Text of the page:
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Foreign lawyers in Poland have hired a PR firm to lobby the government to let them stay in business in the wake of a threat from local lawyers.
The two branches of the Polish legal profession are proposing a law change which would effectively send foreign law firms home.
In response to a request from the Polish ministry of justice for a new law regulating the legal profession, the Council of Legal Advisers and the Advocate Bar are proposing to a parliamentary committee that foreign law firms should not be able to hire Polish lawyers.
All the foreign firms in Poland employ Polish lawyers, and the proposed legislation would force them to sell the Polish parts of their practice. Most would not continue without Polish qualified lawyers.
David Shone, partner at Nabarro Nathanson's Warsaw office, said: "The vast majority of Polish lawyers practise in small towns on a small scale and cannot understand why Poland needs foreign lawyers."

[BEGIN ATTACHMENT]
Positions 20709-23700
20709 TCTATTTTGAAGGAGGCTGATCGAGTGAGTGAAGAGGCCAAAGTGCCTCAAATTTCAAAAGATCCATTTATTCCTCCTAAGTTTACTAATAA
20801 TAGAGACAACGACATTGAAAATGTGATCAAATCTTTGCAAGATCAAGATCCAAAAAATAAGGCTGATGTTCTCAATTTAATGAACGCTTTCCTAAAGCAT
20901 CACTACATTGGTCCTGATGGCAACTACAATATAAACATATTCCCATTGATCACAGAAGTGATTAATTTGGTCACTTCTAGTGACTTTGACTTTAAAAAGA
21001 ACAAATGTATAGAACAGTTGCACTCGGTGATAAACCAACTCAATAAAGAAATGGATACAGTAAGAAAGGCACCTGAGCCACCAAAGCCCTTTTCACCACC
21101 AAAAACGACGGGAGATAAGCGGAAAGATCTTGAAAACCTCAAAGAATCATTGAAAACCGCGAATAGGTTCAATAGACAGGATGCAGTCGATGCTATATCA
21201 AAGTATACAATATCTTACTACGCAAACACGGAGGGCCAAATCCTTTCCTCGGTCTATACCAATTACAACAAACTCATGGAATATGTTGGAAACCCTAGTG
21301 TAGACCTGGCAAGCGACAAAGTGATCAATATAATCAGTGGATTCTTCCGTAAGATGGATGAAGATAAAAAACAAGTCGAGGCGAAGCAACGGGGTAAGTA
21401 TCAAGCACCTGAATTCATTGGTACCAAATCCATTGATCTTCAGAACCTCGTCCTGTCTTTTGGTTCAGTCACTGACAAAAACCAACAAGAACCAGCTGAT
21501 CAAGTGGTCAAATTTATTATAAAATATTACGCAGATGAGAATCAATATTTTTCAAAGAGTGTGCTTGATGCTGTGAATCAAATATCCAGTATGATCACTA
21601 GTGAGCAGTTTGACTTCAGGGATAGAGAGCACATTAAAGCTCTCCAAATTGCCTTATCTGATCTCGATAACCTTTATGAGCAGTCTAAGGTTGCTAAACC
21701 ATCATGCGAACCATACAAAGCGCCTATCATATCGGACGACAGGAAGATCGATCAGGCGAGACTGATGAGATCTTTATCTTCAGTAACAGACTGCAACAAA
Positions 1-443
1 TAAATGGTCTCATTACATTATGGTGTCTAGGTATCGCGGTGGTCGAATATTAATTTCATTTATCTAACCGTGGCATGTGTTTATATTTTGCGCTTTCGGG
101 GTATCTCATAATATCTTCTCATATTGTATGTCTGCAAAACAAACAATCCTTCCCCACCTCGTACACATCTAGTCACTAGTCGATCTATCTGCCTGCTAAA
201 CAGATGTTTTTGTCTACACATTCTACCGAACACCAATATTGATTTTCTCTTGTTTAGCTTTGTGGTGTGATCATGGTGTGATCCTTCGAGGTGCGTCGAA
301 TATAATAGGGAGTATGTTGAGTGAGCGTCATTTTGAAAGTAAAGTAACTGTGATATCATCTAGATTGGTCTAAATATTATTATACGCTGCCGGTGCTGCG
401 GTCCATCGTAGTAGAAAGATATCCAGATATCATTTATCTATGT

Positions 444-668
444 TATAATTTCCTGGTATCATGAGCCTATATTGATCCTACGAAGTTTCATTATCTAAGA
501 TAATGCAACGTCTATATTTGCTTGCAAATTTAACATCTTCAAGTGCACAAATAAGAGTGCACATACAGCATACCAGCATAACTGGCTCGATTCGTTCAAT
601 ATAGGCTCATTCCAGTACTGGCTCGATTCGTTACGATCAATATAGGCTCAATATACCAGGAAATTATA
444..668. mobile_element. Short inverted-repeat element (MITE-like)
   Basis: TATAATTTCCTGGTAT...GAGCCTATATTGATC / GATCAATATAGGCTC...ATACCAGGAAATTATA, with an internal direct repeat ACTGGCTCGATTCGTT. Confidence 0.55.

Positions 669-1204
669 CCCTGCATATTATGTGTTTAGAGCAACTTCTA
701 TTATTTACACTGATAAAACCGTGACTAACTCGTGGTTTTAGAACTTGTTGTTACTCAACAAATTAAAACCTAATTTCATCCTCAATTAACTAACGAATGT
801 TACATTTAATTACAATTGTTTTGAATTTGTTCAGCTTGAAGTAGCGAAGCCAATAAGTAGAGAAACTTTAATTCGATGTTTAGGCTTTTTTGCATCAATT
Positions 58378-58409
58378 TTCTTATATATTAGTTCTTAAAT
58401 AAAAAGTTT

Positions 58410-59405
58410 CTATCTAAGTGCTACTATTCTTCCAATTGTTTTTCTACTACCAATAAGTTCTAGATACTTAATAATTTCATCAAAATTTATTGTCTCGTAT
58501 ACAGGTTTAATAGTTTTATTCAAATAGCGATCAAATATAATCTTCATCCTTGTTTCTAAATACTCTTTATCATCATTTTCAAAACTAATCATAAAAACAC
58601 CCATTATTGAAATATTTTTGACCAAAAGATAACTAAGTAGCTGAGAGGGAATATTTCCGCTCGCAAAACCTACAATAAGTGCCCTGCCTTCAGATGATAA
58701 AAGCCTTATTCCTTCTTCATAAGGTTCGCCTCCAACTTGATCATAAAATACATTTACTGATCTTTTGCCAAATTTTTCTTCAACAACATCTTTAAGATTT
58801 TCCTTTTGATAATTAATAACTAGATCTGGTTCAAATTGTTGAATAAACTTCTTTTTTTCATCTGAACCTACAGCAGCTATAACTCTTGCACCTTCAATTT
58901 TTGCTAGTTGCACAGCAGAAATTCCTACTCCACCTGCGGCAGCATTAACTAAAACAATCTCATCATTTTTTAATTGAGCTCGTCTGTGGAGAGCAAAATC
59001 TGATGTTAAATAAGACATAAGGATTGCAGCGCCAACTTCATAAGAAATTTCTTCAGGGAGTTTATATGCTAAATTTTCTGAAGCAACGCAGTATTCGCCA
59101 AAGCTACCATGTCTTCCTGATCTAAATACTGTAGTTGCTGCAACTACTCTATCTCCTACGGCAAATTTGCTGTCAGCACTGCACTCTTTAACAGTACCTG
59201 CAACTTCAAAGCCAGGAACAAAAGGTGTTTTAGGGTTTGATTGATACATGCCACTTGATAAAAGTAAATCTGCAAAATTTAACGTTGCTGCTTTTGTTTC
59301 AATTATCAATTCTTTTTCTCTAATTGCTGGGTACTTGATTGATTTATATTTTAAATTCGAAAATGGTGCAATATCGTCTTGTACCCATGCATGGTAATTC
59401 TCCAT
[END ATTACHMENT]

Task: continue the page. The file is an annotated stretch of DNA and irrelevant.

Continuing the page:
Witold Pasek, of MP Agency, the PR firm hired by the lawyers, said: "In the next two or three weeks, representatives of foreign law firms will be meeting the ministry of justice and prominent members of parliament to put their case.
"Our problem is not to persuade them not to ban foreign firms but to persuade them that there is a danger it could happen. They are not aware of this."
Shone added that the ministry "is more liberal on foreign law firms than Polish lawyers".
The ministry hopes the proposed legislation will unify the two legal professions. "The problem is the only group the two Polish lawyers groups hate more than each other is foreign lawyers," said Shone. "The ministry is threatening that if they cannot agree it will knock their heads together and write a draft of its own. That would be good from our point of view."